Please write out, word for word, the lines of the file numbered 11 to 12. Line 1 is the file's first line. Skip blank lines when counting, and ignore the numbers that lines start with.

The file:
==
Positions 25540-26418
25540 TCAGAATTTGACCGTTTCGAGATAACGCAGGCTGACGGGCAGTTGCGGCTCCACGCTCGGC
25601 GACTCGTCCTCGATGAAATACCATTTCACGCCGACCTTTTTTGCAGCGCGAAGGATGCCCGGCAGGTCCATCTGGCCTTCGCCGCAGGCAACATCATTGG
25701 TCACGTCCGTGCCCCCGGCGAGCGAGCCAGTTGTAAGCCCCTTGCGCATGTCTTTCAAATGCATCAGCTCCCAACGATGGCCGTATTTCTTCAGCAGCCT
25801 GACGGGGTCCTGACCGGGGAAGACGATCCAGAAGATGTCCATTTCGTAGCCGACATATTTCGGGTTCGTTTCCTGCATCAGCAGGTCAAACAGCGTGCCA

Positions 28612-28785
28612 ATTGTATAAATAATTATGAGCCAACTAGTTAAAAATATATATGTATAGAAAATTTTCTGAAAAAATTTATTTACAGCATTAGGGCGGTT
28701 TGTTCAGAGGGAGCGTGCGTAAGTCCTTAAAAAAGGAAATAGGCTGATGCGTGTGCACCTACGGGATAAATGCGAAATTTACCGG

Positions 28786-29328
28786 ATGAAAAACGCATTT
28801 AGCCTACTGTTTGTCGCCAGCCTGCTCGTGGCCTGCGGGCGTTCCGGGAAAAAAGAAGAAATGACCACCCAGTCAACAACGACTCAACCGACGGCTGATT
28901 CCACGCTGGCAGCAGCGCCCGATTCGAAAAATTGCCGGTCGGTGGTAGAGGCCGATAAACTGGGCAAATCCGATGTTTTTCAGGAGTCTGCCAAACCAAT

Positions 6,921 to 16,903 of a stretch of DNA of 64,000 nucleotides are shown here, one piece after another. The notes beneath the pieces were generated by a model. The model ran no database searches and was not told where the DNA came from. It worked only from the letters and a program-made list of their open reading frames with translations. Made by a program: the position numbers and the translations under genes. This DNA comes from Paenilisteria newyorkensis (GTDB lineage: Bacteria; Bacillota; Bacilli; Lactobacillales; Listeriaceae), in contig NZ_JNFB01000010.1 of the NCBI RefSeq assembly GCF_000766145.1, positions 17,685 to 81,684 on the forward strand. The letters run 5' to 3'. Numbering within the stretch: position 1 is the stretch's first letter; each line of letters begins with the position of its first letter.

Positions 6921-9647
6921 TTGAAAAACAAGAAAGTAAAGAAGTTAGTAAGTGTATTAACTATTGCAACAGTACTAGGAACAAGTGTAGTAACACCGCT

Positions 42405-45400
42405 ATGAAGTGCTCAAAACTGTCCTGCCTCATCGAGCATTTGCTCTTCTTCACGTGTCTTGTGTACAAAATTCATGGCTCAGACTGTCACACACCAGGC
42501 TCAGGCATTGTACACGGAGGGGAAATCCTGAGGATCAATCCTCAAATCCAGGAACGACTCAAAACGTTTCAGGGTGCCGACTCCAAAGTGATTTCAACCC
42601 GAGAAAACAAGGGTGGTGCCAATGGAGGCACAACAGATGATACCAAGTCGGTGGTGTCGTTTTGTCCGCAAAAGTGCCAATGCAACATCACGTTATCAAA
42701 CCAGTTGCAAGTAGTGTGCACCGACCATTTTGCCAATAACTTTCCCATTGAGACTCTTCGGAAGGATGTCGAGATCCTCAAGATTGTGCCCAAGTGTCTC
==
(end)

28801 AGCCTACTGTTTGTCGCCAGCCTGCTCGTGGCCTGCGGGCGTTCCGGGAAAAAAGAAGAAATGACCACCCAGTCAACAACGACTCAACCGACGGCTGATT
28901 CCACGCTGGCAGCAGCGCCCGATTCGAAAAATTGCCGGTCGGTGGTAGAGGCCGATAAACTGGGCAAATCCGATGTTTTTCAGGAGTCTGCCAAACCAAT